The Sybil attack Adversary at A at actual location

    (3,2) forges location advertisements

    for non-existent nodes A1, A2, and

    A3 as well as advertising her own


    After hearing these advertisements,

    if B wants to send a message to

    destination (0,2), it will attempt to do

    so through A3.

    This transmission can be overhead

    and handled by adversary A

  • Attack Model

    Wormholes Tunneling of messages over alternative low-latency links,

    e.g. confuse the routing protocol, create sinkholes.

    Goals Completely disrupt routing if adversary is close to base station

    Enable sinkhole attack providing high quality route to BS

    Traffic drawn through wormholes

    Exploits routing race condition convinces distant nodes they are


  • Attack Model

    HELLO flood attack

    An attacker sends or replays a routing protocols HELLO packets

    with more energy able to convince every node in the network

    that adversary is a good neighbor


    Enable wormhole attack by broadcasting wormholes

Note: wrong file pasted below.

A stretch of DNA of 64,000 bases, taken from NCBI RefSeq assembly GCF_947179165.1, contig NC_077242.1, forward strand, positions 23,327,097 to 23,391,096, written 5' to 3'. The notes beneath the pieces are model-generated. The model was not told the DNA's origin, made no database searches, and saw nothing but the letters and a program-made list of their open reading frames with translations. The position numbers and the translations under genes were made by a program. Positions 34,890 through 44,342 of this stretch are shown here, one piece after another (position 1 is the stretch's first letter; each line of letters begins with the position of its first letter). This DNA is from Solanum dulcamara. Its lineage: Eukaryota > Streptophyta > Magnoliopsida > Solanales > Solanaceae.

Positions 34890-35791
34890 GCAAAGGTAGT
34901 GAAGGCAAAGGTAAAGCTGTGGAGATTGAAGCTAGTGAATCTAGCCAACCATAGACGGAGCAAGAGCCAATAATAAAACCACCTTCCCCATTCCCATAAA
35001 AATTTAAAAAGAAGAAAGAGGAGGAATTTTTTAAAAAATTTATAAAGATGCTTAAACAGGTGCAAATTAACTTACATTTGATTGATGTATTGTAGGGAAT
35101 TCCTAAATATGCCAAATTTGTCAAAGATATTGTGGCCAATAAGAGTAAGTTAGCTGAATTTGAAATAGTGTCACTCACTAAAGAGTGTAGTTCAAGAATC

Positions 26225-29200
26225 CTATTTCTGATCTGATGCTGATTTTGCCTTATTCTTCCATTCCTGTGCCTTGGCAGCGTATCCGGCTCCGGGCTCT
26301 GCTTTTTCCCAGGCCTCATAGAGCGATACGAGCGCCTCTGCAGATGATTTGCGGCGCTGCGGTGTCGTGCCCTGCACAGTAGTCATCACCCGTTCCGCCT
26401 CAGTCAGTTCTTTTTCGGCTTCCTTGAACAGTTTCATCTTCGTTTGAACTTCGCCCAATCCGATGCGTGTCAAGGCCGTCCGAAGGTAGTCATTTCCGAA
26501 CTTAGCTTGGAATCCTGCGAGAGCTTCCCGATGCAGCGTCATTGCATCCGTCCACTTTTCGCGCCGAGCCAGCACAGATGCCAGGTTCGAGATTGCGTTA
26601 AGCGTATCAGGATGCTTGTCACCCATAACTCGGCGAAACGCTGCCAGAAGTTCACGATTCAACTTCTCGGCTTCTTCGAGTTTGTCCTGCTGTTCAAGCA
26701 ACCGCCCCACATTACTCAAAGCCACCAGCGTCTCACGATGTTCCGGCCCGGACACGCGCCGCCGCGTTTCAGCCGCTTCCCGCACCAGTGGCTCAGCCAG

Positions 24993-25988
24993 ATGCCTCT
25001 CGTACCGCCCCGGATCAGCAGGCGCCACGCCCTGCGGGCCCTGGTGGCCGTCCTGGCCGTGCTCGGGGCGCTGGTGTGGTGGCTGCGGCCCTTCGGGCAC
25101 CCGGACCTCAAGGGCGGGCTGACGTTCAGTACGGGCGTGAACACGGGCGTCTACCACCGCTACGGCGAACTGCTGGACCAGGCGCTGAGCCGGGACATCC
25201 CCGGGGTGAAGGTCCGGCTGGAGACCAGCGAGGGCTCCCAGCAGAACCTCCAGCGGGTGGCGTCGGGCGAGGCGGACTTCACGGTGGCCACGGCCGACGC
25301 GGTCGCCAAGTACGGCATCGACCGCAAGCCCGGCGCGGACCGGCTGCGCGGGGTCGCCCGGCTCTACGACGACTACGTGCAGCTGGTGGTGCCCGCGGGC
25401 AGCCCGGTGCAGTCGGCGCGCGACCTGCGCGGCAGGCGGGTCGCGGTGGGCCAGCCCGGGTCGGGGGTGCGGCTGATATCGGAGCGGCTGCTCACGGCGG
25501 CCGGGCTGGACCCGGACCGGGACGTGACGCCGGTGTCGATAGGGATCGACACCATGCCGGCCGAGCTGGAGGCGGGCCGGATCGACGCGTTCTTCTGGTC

Flood the network,

    Adversary re-transmits

    routing update with power

    to be received by all nodes

    Leaves nodes stranded

  • Attack Model

    Acknowledgement spoofing

    Adversary can spoof link layer acknowledgement for overheard

    packets addressed to the nearby nodes

    Goal: Convince sender weak link is strong or dead/disabled

    node is alive

  • Summary: Attacks on SN Routing

    Attack Category Attack type Characteristics

    Spoofed, altered, or

    relayed routing info

    Affects routing


    Create routing loops, attract, or repel network traffic;

    extend/shorten source routes, generate false messages,

    partition network, increase latency

    Selective attacks M